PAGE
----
It’s one of De Niro’s best-modulated performances (cards on the table, it’s my favourite of his irrespective of genre, just for sheer pleasure of seeing him at play). One only has to look at the conversation on the train (everyone of their conversations is gold; Run is much like The Big Lebowski for each scene being a gem), as it steers from a discussion on what Jack will do with the reward money (“If I were your accountant… “) to a lecture on cholesterol steering back to the Duke’s own living a denial (“Oh, so you’re aware of your behaviour and yet you continue to do things that aren’t good for you”).

The Duke: Jack, you’re a grown man. You have control over your own words.
Walsh: You’re damn right I am, so here are two words for you: shut the fuck up.

It sets the tone for the conversations and bickering that continues throughout (“Why aren’t you popular with the Chicago police department?” and the marvellous “You lied to me first” attempts to get in the last word; “I cant even argue with you I don’t even know what the fuck you’re talking about”). De Niro understands the humour in Walsh lies in his inability to outsmart Grodin verbally; it’s the blue collar versus the white, making the “two words for you” possibly the stand out line in a picture replete with great lines (“Well, I tell you what, if you don’t cooperate your going to suffer from fistophobia”). When Jack comments, “What a pain in the ass this guy is” its sounds almost an off mike gesture at Grodin’s virtuoso improve skills.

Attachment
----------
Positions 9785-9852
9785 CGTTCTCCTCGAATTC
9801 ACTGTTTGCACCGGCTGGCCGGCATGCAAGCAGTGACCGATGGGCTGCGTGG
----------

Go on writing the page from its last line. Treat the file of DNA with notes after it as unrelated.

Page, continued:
Walsh: You fuck with me?
The Duke: And you’ll hit me on the head and drop me in a thing.

Grodin can do superior (his look at the checkout woman when Walsh is attempting to buy a ticket is a sublime, and then there’s his commandeering of the situation in Red’s bar to get some money) and cutting (“Don’t pretend you care” when Jack tells him about the witness protection programme) and wry (“I’m a white collar criminal” he informs Jack’s ex’s son after the lad comments “You don’t look much like a criminal”; even the kids in this movie get good lines).

That scene is the most overtly sentimental in the picture, but it absolutely works, and is absolutely justified. If the whole business with Jack’s stopped watch (“Sometimes you just have to let yourself go. Just get yourself a new watch”) is bit laboured, his interaction with his daughter Denise (Danielle DuClos) is touchingly sincere. Likewise, the final scene where Jack lets the Duke go is genuine but not mawkish, framed as it is by Jack’s own sense of values (“Now, say goodbye you lying little piece of shit, because I’m letting him go”).

Joey: Oh, you’re dead. Do you know who you’re fucking with?
Dorfler: No, why don’t you tell me about it? And make sure you speak into the microphone.